On appeal from the Burlington County Court.
Conford, Pressler and King. The opinion of the court was delivered by King, J.A.D.
This case presents the question of whether a police officer's observation of a small amount of marijuana on the floor in the front of an automobile, thereby justifying an arrest of the occupants on a disorderly persons charge, is sufficient to furnish probable cause to search the locked trunk of the automobile.
Defendants were indicted for possession of a substantial amount of cocaine with intent to distribute in violation of N.J.S.A. 24:21-20(a)(2) and N.J.S.A. 24:21-19(a)(1). Upon denial of their motion to suppress the evidence on the grounds of violation of their Fourth Amendment rights under the Federal Constitution, they pleaded guilty and were sentenced to indeterminate reformatory terms not to exceed five years, pursuant to a plea agreement. Defendants now appeal the trial judge's denial of their motion to suppress as evidence the cocaine found in the locked trunk.
Their right to appeal the adverse finding on the motion to suppress followed by a guilty plea is preserved under our practice by R. 3:5-7(d).
The pertinent facts are derived exclusively from the testimony of State Trooper Phillips, which was totally credited by the trial court. On November 10, 1976 Trooper Phillips was assigned to the Tactical Control Unit, whose principal duty was enforcement of traffic regulations. He had been a state trooper for about six years, and previously a local police officer for about the same number of years. Trooper Phillips received some brief formal training in narcotics detection at the State Police Academy.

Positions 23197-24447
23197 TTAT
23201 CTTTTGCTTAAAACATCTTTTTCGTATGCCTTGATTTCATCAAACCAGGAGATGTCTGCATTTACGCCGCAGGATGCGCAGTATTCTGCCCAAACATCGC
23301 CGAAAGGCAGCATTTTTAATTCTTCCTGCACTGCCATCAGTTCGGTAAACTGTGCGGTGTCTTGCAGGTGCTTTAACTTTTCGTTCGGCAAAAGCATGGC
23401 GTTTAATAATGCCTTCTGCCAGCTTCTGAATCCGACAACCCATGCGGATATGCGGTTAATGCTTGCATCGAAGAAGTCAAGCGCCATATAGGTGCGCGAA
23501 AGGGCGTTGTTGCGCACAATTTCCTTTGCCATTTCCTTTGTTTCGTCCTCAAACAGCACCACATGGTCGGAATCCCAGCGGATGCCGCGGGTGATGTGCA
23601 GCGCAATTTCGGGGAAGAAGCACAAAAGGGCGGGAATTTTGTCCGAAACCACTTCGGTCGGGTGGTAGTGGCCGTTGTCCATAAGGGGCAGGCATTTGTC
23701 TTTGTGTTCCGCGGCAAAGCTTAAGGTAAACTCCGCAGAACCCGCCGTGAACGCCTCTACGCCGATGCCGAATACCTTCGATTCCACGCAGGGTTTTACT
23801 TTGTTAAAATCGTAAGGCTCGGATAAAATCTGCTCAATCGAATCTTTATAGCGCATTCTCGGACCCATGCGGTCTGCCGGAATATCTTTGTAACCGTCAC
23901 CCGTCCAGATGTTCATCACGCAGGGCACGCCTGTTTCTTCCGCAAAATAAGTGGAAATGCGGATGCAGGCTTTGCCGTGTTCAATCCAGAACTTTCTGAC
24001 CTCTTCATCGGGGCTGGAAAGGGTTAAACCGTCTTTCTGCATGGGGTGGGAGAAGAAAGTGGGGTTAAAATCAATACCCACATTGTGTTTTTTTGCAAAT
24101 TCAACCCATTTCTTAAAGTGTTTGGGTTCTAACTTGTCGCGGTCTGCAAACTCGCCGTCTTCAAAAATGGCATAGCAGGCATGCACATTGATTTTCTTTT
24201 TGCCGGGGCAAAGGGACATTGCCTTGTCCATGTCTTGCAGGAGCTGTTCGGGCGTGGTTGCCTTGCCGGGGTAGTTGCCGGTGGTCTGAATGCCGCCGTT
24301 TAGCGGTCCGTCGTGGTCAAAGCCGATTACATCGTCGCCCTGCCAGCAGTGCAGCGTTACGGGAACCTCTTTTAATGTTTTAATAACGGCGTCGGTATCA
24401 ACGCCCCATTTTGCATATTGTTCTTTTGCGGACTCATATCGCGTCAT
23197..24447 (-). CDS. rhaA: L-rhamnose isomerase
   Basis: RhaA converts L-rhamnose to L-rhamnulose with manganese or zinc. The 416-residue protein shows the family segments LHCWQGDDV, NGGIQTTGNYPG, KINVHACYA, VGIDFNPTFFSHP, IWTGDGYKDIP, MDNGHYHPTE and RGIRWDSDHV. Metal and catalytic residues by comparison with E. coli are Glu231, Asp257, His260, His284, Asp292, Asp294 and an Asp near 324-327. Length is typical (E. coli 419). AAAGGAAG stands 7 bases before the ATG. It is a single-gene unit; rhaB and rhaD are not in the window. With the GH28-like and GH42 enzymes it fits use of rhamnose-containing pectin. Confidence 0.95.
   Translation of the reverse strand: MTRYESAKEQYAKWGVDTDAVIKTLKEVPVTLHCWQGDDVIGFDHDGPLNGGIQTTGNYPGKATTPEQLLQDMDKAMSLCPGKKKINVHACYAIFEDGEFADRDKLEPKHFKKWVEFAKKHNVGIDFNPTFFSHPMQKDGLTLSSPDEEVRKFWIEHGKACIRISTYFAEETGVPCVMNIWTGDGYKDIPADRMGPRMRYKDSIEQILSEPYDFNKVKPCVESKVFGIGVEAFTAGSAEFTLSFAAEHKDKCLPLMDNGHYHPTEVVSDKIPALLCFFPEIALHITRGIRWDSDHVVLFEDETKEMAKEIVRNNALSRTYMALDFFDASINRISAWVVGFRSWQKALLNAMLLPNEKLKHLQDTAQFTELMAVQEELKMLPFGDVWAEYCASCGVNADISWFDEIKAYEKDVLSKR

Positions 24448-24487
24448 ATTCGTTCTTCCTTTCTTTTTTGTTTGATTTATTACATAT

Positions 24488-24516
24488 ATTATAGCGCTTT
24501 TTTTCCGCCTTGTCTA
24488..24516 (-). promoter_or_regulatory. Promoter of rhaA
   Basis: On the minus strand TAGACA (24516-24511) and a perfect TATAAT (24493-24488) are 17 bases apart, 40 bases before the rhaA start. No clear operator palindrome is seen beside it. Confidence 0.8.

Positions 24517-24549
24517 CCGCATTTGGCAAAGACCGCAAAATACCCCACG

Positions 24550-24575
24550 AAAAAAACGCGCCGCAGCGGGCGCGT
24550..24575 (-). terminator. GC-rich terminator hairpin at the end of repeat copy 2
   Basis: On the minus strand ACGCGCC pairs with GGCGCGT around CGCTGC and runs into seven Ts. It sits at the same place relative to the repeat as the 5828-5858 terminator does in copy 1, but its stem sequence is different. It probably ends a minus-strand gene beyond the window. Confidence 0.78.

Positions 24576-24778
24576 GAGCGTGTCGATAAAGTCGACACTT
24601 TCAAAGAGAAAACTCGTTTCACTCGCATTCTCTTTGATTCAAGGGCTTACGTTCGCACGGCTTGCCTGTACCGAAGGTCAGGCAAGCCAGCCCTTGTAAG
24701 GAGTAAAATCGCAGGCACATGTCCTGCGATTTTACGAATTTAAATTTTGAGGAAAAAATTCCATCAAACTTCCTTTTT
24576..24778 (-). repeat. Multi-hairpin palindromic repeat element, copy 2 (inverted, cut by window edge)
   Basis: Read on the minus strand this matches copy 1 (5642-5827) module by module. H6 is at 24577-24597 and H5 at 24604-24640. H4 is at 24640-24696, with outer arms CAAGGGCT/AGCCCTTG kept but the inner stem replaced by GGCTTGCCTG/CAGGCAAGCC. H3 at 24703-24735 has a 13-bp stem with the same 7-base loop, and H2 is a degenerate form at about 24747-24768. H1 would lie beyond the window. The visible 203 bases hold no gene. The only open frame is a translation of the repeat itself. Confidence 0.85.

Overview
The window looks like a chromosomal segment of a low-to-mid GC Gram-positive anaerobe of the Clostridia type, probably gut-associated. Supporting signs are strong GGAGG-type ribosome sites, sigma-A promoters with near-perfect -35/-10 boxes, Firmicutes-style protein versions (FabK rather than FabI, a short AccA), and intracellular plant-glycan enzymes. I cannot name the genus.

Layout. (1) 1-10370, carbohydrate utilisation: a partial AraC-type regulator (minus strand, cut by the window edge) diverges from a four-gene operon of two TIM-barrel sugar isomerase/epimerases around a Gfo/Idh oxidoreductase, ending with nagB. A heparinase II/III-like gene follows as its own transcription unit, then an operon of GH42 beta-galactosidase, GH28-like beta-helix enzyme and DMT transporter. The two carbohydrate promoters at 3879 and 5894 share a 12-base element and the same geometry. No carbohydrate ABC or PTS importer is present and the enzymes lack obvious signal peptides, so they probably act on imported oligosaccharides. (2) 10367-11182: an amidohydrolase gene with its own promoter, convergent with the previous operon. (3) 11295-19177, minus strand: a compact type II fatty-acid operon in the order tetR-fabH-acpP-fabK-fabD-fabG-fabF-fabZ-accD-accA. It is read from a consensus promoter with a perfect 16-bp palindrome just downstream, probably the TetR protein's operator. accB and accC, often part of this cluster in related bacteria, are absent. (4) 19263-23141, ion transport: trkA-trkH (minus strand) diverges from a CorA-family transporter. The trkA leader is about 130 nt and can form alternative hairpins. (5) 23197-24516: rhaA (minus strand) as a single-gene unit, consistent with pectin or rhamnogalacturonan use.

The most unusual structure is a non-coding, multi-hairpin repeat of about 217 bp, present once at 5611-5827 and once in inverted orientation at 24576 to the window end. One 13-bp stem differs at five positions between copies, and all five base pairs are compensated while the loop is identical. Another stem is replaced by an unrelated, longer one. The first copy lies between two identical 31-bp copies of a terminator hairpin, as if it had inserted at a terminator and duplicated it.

While on routine patrol at about 4 p.m. on November 10 Phillips stopped the 1968 Chevrolet convertible occupied by the defendants on State Highway 73 in Mt. Laurel Township. No violations were observed to prompt the stop. Phillips stated, "I stopped the vehicle for a motor vehicle check, checked for license and registration." The driver immediately obeyed the trooper's direction to pull over and stop. As the trooper approached the vehicle he saw the passenger hand the driver a registration and an insurance document. The driver then handed Phillips a registration, a driver's license, and an insurance card.
While questioning the occupants about the motor vehicle documents Phillips observed "a round cylindrical clear plastic container" about six inches long and an inch in diameter half-full of green vegetation on the floor next to the front seat. Based on his experience he concluded there was marijuana in the plastic container and he asked the occupants to step out of the vehicle. At this point the officer was also concerned about which of the occupants actually owned the driver's license because neither could produce any other identification.
Phillips then arrested the defendants for possession of the marijuana "that I saw in the vehicle." He then "patted them down" for any "weapons or anything else they might have." At this point the driver, Barriga, admitted that the
driver's license belonged to the passenger, Patino. The car was registered in the name of Patino's sister. The trooper then seized the container of marijuana and also a hand-rolled marijuana cigarette which he had found on the floor of the front seat when he observed the container. He next tried to open the locked glove compartment. Pursuant to Phillips' order Patino unlocked the glove compartment. The trooper looked in, and found "it was absolutely empty." The trooper also searched the ashtray and under the seat. He found nothing else incriminating in the passenger area.
Finally, the trooper turned his attention to the locked trunk. Patino, pursuant to instructions, unlocked the trunk. Inside a shopping bag in ...